The action, however, didn't work for me. The Mogadorians were faceless entities. We are not told enough about them to empathise with their motives or fully understand their power and scale. They come out of the blue, wreak a whole lot of havoc and nearly kill everyone by transporting them into an alternate reality borne out of their special weapons. The last third of the book was a blur of chaos, fire and monstrous creatures and even I can't really fully understand how they managed to flee in the end. Six showing up armed with incredible powers and a kick-ass attitude did help move it along, although I fear that her arrival is the start of the ill-fated love triangle angle that all young adult franchises seem to relish in.
As a stand alone book, it was flimsy, but as the start of a franchise, it does a good job in introducing us to the setting and characters. The ending sets up the second book called "The Power of Six", which refers to either Six herself or the remaining six Lorien Garde left. It also leaves some unanswered questions, which is enough incentive for me to go pick up the next in the series. I am mildly optimistic that it will get better as the story goes on....more
Seriously brilliant book, in the spirit of dystopian, young adult fiction. Incredible world building, concept and adventure. More to write when I'm moSeriously brilliant book, in the spirit of dystopian, young adult fiction. Incredible world building, concept and adventure. More to write when I'm more coherent, but definitely on to the next book in the series!...more
Liked it a little less than the first two books, although I have to admit I couldn't tear myself away from the heartwrenching finale. A solid 3.5 starLiked it a little less than the first two books, although I have to admit I couldn't tear myself away from the heartwrenching finale. A solid 3.5 stars and I wish the series would continue!...more
Anna and the French Kiss is a breath of fresh air. Amidst all of the supernatural, fantasy and mythology based young adult books that seem to be dominAnna and the French Kiss is a breath of fresh air. Amidst all of the supernatural, fantasy and mythology based young adult books that seem to be dominating the market, this book is a fun read simply about the wonders of being a teenager in a foreign city.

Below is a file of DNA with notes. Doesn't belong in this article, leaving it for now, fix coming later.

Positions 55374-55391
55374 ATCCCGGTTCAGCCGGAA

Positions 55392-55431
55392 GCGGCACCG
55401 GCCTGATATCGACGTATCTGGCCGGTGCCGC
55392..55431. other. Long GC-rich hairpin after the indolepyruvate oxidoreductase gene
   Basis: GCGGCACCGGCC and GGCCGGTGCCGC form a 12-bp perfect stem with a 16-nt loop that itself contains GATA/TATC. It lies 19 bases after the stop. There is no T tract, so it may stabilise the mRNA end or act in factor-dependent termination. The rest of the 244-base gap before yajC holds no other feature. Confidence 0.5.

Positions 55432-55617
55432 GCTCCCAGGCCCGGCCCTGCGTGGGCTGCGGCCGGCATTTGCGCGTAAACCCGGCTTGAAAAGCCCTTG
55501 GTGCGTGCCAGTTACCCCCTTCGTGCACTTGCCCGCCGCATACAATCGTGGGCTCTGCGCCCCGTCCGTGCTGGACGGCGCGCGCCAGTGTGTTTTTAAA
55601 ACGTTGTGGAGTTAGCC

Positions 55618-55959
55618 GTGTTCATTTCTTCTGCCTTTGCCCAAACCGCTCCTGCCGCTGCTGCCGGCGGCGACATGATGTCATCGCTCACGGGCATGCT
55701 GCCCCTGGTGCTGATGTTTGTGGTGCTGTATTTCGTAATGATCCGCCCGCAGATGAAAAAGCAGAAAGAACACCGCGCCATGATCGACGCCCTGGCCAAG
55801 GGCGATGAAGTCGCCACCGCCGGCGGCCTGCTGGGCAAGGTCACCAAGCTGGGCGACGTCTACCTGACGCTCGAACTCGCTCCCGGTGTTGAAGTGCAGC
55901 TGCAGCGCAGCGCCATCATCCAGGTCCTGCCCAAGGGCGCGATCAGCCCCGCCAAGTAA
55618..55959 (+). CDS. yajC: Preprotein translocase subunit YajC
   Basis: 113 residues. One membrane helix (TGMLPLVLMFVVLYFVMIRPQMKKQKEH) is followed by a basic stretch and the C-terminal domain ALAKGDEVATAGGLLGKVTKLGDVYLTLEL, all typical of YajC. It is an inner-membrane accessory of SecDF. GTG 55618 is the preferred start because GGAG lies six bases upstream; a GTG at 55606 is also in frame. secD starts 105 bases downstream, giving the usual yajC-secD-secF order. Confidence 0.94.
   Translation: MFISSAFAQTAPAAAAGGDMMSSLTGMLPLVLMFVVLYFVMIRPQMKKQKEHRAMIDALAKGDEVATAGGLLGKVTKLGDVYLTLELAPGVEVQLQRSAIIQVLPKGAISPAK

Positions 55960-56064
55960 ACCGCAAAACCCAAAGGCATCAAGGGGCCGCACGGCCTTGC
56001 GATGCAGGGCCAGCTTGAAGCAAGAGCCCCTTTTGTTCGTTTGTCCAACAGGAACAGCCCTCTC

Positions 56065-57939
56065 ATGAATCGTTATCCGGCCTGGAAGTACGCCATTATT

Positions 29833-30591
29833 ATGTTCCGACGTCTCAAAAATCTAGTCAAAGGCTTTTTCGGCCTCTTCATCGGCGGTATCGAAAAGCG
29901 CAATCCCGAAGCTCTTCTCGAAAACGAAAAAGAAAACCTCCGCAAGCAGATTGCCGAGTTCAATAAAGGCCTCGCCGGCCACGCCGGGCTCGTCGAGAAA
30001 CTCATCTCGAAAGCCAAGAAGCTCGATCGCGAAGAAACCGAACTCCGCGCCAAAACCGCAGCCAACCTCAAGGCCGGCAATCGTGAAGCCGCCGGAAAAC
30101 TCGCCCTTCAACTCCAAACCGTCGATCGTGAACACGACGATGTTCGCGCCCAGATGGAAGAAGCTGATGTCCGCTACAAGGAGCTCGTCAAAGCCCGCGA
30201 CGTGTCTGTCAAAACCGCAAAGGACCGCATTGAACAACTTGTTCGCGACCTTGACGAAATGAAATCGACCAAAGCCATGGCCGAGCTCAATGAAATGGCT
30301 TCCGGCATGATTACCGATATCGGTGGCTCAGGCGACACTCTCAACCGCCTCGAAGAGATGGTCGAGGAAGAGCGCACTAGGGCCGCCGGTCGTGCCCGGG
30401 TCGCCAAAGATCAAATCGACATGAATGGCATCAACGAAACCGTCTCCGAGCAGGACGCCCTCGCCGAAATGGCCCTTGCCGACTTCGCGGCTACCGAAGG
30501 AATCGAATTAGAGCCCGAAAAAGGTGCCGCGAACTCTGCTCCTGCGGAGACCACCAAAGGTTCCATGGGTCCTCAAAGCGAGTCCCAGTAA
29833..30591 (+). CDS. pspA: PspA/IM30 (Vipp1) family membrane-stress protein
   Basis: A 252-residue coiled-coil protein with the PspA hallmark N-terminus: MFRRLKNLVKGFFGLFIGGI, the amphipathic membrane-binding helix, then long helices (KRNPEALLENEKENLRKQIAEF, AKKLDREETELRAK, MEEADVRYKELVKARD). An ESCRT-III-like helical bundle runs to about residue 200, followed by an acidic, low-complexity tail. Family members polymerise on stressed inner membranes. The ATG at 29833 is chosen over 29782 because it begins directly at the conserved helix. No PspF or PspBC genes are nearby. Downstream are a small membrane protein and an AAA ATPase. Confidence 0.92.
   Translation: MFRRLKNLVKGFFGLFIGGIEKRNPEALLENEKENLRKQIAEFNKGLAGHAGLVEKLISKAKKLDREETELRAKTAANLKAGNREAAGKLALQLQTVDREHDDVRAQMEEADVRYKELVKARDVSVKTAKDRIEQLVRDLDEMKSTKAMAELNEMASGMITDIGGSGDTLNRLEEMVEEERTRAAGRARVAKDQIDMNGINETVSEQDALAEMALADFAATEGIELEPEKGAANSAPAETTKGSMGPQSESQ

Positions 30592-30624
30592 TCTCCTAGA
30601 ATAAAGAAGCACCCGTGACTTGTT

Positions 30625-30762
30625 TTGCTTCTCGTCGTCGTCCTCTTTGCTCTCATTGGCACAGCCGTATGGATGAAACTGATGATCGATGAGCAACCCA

Anna has been sent to a boarding school in Paris by her mainly absent father. Initially upset at leaving her best friend, her younger brother and a potential boyfriend, Anna eventually finds herself in a new circle of friends which includes the charming Etienne St. Clair. In the backdrop of this magnificent city, the budding film critic finds herself awed, confused and eventually in love.
The book flowed very naturally and Anna is a delightful point of view character. Perkins imbues her with charm and wit, while keeping her grounded and relatable. Her experiences and reactions come off wholly genuine. Perkins manages to string together a series of almost ordinary events in Anna's life, but keeps everything original and interesting. I empathised and rooted for Anna through every small triumph (movie theatres showing classic films, yes please) and heartache (who here hasn't been hurt by a best friend and that guy).
I remember when I was younger, I went abroad to California for a summer course. It was the first time I travelled by myself and I went into the experience with a mixture of dread and excitement. And then I met a boy and those three weeks were definitely my best teenage memories. St. Clair is that boy. He's every high school crush and summer love you've had or never managed to shake. I would've definitely fallen for his cool English accent and his easy way, but liked that he was real enough so I was just as irritated as Anna by his annoying indecisiveness and somewhat weak will. The chemistry between them was palpable and that teenage girl inside me tingled every time they were together, seriously.
The beauty of Anna and the French Kiss is that it brought back all the good parts of being a teenager. For anyone who has ever had a first love or a new experience, this book is one for you. I'll definitely come back to it whenever I need to revisit those three weeks in the summer. ...more